Nodira Hidoyatova Released

by Nathan Hamm on 5/24/2006 · 4 comments

Nodira Hidoyatova has been unexpectedly released.

That came as a surprise for Hidoyatova’s family. Her sister Nigora, who heads the unregistered Ozod Dehqonlar (Free Peasants) opposition party, spoke to RFE/RL today.

“I don’t know why they made [this decision],” she said. “I want to believe that they thought about it carefully and thoroughly, and finally the reason and principles of humanism prevailed. I think they also took into account that Nodira has young kids.”

“After her release on suspended terms, she has the possibility to continue to fight in an economic court to prove that she is innocent,” she said. “And the economic court will make a decision. This [battle] is before her.”

Nodira Hidoyatova is resolute in continuing her public activities. But she says she will do it more “professionally” and “diplomatically.”

Sunshine Uzbekistan has much more in English and Russian, and explains how her release was secured.

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Nathan is the founder and Principal Analyst for Registan, which he launched in 2003. He was a Peace Corps Volunteer in Uzbekistan 2000-2001 and received his MA in Central Asian Studies from the University of Washington in 2007. Since 2007, he has worked full-time as an analyst, consulting with private and government clients on Central Asian affairs, specializing in how socio-cultural and political factors shape risks and opportunities and how organizations can adjust their strategic and operational plans to account for these variables. More information on Registan's services can be found here, and Nathan can be contacted via Twitter or email.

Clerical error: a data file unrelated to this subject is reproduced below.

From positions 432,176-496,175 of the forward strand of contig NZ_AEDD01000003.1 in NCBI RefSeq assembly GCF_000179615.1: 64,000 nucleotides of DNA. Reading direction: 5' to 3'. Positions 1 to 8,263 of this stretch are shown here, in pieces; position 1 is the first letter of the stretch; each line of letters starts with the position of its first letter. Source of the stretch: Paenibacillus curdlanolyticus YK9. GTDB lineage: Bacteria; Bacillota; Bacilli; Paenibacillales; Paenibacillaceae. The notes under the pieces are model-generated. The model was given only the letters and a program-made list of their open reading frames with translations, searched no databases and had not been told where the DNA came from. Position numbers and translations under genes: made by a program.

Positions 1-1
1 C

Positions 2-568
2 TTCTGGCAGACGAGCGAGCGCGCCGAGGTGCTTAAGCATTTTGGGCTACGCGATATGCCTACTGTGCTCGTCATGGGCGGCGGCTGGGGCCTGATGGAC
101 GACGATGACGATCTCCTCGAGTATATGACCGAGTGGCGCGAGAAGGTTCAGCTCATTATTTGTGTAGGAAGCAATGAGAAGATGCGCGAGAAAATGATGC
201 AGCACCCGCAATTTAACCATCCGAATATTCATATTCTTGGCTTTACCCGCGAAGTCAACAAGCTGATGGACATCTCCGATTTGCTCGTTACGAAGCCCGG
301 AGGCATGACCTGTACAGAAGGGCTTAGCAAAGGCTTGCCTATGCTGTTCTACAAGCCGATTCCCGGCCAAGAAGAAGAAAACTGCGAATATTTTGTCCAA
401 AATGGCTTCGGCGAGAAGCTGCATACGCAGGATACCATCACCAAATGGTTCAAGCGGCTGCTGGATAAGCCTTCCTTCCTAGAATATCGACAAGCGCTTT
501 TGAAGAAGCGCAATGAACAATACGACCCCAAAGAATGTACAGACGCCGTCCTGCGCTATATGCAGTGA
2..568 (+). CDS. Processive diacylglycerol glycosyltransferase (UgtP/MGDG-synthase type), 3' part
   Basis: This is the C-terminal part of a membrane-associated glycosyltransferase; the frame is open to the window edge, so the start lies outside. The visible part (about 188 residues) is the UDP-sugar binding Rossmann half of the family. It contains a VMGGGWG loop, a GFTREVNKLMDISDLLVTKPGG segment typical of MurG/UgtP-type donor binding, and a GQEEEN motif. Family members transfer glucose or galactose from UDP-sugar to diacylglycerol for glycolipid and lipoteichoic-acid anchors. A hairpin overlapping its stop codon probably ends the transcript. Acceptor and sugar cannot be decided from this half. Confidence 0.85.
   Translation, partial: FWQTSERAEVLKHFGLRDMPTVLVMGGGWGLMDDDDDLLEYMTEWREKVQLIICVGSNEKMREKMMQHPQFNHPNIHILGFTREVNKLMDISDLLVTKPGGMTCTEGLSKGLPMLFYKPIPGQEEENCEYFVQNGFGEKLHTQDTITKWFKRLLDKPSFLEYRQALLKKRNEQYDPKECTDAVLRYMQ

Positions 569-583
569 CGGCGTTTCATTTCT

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squid123 May 24, 2006 at 1:50 pm

A clear case of extortion, it seems. And a splendid money-making scheme for the state.

Dolkun May 25, 2006 at 4:33 am

While I’m obviously glad at the news, I cannot resist the opportunity to point out that this is as clear an example of lack of rule of law as her original sentencing. The state taketh away, and the state giveth.

Brian May 25, 2006 at 8:59 am

I think this is along the same vein as the practice of granting amnesties, which seems popular in many dictatorial nations (Turkmenistan is really good at it). Like Dolkun says, the state taketh and the state is kind and forgiving enough to giveth even though they don’t have to.

Rustam May 25, 2006 at 11:52 am

It is not a state, it is for a long time by now not a state, it is only one dictator and it is Karimov. Take a look at what is going on from high above, he is trying to show more and more, because of his paranoia, that he is in charge in the house. Today he released Nodira, Nodira whose had he demanded only yesterday for her talks in Moscow, today he is judging Qodir Gulamov, member of the old politburo family, the Gulamov to whom he only few years ago personally entrusted the management of the Uzbek Army. No one knows exactly who is next or how far the paranoid imaginations of this old man can go, he is knowingly bringing the politics in the country into the situation of utmost uncertainty, so that everyone around him would stick to him and him alone.

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